This is one of the 100 recipes of the IPython Cookbook, the definitive guide to high-performance scientific computing and data science in Python.
SymPy is a pure Python package for symbolic mathematics.
from sympy import * init_printing()
With NumPy and the other packages we have been using so far, we were dealing with numbers and numerical arrays. With SymPy, we deal with symbolic variables. It's a radically different shift of paradigm, which mathematicians may be more familiar with.
To deal with symbolic variables, we need to declare them.
The var function creates symbols and injects them into the namespace. This function should only be used in interactive mode. In a Python module, it is better to use the symbol function which returns the symbols.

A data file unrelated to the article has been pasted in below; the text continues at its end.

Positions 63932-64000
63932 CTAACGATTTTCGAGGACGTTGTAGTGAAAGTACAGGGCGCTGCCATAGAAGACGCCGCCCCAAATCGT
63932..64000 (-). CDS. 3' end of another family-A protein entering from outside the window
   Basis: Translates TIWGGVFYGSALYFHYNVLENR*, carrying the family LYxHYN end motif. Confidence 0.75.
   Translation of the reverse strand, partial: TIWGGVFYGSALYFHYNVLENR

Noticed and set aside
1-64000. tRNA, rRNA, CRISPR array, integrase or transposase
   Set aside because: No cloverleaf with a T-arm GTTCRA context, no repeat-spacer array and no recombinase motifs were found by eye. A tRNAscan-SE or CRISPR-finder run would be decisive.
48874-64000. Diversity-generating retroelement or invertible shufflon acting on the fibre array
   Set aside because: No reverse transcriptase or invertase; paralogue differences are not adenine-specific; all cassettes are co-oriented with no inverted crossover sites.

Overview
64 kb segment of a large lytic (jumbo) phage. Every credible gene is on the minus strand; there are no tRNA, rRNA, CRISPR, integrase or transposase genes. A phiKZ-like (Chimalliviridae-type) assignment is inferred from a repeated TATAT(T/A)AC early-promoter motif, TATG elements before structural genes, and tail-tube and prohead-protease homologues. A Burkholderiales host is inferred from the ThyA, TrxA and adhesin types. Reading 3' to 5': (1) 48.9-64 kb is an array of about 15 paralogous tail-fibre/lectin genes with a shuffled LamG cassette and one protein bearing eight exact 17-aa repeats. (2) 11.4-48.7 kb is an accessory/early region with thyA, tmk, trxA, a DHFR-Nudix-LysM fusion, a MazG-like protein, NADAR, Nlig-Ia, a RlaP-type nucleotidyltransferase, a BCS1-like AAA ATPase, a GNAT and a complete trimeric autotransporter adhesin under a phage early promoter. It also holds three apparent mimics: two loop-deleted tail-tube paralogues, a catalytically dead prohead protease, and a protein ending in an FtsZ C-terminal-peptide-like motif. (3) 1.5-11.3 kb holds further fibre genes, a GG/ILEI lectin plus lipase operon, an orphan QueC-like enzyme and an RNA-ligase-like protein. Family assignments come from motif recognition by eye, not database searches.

x, y = symbols('x y')
We can create mathematical expressions with these symbols.
expr1 = (x + 1)**2 expr2 = x**2 + 2*x + 1
Are these expressions equal?
expr1 == expr2
These expressions are mathematically equal, but not syntactically identical. To test whether they are equal, we can ask SymPy to simplify the difference algebraically.
A very common operation with symbolic expressions is substitution of a symbol by another symbol, expression, or a number.
A rational number cannot be written simply as "1/2" as this Python expression evaluates to 0. A possibility is to use a SymPy object for 1, for example using the function S.
Exactly-represented numbers can be evaluated numerically with evalf:
We can transform this symbolic function into an actual Python function that can be evaluated on NumPy arrays, using the
f = lambdify(x, expr1)
import numpy as np f(np.linspace(-2., 2., 5))